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Intersection of two strings

Discussion in 'C++' started by CrazyGal, Jul 22, 2009.

  1. CrazyGal

    CrazyGal New Member

    Hi,

    Could someone tell me if there's a better way of doing this? I was asked this question in an interview and I wrote a piece of code of O(n2).

    Code:
    // This function returns a new string of the common alphabets found in a and b
    char* intersection(char*a, char* b)
    {
       static char temp[20];
       int i = 0;
       if ( (a==NULL) || (b==NULL))
            exit(0);
       else
        {
             while ( a != NULL)
             {
                   if(strchr(b, *a))
                   {
                        temp[i] = *a;
                        i++;
                        a++;
                   }
             }  
        }
    
        return temp;
    }
    
    Thanks,
    Tina
     
    Last edited by a moderator: Jul 22, 2009
  2. CrazyGal

    CrazyGal New Member

    Resending the query with code tags.

    Intersection of two strings
    Hi,

    Could someone tell me if there's a better way of doing this? I was asked this question in an interview and I wrote a piece of code of O(n2).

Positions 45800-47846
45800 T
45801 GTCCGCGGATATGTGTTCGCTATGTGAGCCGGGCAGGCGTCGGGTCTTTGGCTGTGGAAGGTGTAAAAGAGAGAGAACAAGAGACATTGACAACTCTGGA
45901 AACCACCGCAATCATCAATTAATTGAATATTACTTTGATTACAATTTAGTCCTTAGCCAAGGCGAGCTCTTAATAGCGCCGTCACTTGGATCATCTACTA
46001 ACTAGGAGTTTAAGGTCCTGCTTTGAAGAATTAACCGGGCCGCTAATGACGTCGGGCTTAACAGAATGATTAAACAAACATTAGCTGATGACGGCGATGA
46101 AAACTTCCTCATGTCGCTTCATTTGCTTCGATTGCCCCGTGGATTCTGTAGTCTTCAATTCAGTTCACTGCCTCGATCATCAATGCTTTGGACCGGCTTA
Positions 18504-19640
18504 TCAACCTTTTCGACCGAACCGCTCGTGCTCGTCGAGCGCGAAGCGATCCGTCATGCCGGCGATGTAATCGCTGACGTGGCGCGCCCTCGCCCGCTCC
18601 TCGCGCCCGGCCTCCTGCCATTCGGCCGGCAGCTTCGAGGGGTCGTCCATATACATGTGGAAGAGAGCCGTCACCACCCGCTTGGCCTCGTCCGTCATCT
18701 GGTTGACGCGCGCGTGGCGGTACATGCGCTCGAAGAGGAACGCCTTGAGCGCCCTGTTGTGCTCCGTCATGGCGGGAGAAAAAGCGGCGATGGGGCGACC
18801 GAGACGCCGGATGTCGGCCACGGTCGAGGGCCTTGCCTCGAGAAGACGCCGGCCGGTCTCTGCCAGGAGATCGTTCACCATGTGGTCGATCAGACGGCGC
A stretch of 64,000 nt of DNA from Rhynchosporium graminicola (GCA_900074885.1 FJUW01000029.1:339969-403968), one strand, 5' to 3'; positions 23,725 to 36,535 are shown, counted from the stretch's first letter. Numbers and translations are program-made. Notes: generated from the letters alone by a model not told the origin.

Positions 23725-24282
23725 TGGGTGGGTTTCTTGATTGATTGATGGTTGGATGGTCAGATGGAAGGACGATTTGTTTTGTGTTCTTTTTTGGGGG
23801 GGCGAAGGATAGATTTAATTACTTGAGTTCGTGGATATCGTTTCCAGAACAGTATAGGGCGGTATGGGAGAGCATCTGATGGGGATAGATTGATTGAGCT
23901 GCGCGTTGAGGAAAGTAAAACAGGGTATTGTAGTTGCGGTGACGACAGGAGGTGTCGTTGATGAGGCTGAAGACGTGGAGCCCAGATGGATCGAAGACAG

// This function returns a new string of the common alphabets found in a and b


    Thanks,
    Tina
     
  3. SaswatPadhi

    SaswatPadhi ~ Б0ЯИ Τ0 С0δЭ ~

    I think this will work too :
    Code:
    #include <algorithm>
    #include <iostream>
    #include <iterator>
    #include <set>
    #include <string>
    
    using namespace std;
    
    int main()
    {
        string a = "abcdk57";
        string b = "abcdek5";
        string c;
    
        set_intersection(
            a.begin(), a.end(),
            b.begin(), b.end(),
            back_inserter(c));
    
        cout << c << '\n';
    }
    
     
  4. CrazyGal

    CrazyGal New Member

    Yea, true. But could there be some way which doesn't use the standard calls?

    Thanks,
    Tina
     
  5. SaswatPadhi

    SaswatPadhi ~ Б0ЯИ Τ0 С0δЭ ~

    Hi Tina,

    So, you want it without using STL calls.
    Now, I have quite a few things to discuss :

    (1) What exactly do you want your func to return ?? Please answer the example :
    Let StringA = "THIS IS COOL"
    And String B = "THIS IS NOT COOL"
    What do you want your func to return ??

    I think if you want to return "Intersection", you should return : "CHILOST" (only the common characters). But, you code (though has a small error) returns "THIS IS COOL".

    (2) The second thing I wanna say is, the error in your code :

    Look carefully :